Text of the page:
What is Sickle Cell Anemia?
Sickle cell disease is a form of anemia in which the red blood cells become misshapen. This can present a problem because normally the red blood cells are flexible and round which move easily through your blood vessels. In sickle cell anemia, the red blood cells can become rigid and sticky because they are shaped like sickles or crescent moons. These cells can end up disrupting blood flow and can be susceptible to breaking down more easily than normal red blood cells.
If you’ve seen my videos on genetics you might be wondering if this is really a genetic disease and in this case, this condition is actually one of the few truly genetic conditions, however, many doctors are now starting to discover that this condition might actually be an intelligent adaptive response rather than a genetic disease. It turns out that people with sickle cell anemia are protected against malaria which makes sense because this condition occurs in people who live in malaria infested environments or people whos ancestors live in these areas. Even the Centers for Disease Control and Prevention (CDC) have looked into this, here’s a link to their website:
And here’s a quote from the CDC:
“…Individuals who are carriers for the sickle cell disease (with one sickle gene and one normal hemoglobin gene, also known as sickle cell trait) have some protective advantage against malaria. As a result, the frequencies of sickle cell carriers are high in malaria-endemic areas.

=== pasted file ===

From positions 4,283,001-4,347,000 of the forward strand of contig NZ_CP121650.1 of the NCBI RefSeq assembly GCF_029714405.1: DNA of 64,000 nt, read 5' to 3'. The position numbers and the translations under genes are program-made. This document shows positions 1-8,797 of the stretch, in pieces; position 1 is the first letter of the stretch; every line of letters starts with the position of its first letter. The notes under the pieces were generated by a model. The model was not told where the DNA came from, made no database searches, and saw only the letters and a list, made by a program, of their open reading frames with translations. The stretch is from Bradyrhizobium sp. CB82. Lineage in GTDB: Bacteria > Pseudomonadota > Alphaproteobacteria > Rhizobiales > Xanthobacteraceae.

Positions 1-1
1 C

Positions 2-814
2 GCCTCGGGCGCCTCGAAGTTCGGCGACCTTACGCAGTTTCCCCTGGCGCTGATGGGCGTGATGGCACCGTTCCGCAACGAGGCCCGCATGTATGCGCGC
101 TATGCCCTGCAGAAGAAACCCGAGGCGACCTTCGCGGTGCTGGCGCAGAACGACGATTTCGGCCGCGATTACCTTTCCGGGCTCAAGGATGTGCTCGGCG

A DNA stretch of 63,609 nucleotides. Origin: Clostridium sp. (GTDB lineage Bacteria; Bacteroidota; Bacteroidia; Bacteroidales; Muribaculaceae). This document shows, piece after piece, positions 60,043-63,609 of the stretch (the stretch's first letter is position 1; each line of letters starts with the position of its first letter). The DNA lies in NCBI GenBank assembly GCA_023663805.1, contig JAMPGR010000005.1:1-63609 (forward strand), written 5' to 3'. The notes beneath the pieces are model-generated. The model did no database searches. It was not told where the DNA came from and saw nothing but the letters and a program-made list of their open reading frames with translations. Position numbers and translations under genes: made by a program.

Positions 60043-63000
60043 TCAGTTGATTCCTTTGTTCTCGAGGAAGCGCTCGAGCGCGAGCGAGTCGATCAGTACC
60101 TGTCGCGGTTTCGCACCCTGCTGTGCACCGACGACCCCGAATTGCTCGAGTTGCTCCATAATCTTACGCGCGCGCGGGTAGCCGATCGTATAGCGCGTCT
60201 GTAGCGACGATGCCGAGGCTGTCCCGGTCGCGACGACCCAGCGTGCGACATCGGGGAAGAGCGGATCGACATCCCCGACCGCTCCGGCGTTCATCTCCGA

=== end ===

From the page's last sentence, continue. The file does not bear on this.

Most earlier studies of the relationship between sickle cell trait and malaria were cross-sectional, and therefore some important data relevant to the protective effects of sickle cell trait were missing. CDC’s birth cohort studies (Asembo Bay Cohort Project in western Kenya ) conducted in collaboration with the Kenya Medical Research Institute allowed us to investigate this issue in depth. We determined that the sickle cell trait provides 60% protection against overall mortality. Most of this protection occurs between 2-16 months of life, before the onset of clinical immunity in areas with intense transmission of malaria.”
Even though sickle cell anemia is a brilliant adaptive response to a malaria infested environment we still can’t ignored the possible health problems associated with this condition. The best option would be to incorporate all the dietary and lifestyle changes necessary to promote healthy blood production and blood flow. Here’s a video to help you get started:
I also suggest juicing vegetables and blending fruits on a daily basis. Juicing and blending are fantastic because the soluble fiber in veggie juice can be absorbed directly into your bloodstream and bind to toxins which may be affecting the health of your body. Juicing/blending also pre-digests the food so the nutrients/minerals are more easily absorbed by your body. There are also enzymes and natural probiotics in the veggie juice/blended fruit that will radically improve your digestive system.
Here’s a detailed video about juicing if you’d like to learn more:
If you’d like to learn more ways to improve your cardiovascular system, check out the videos below: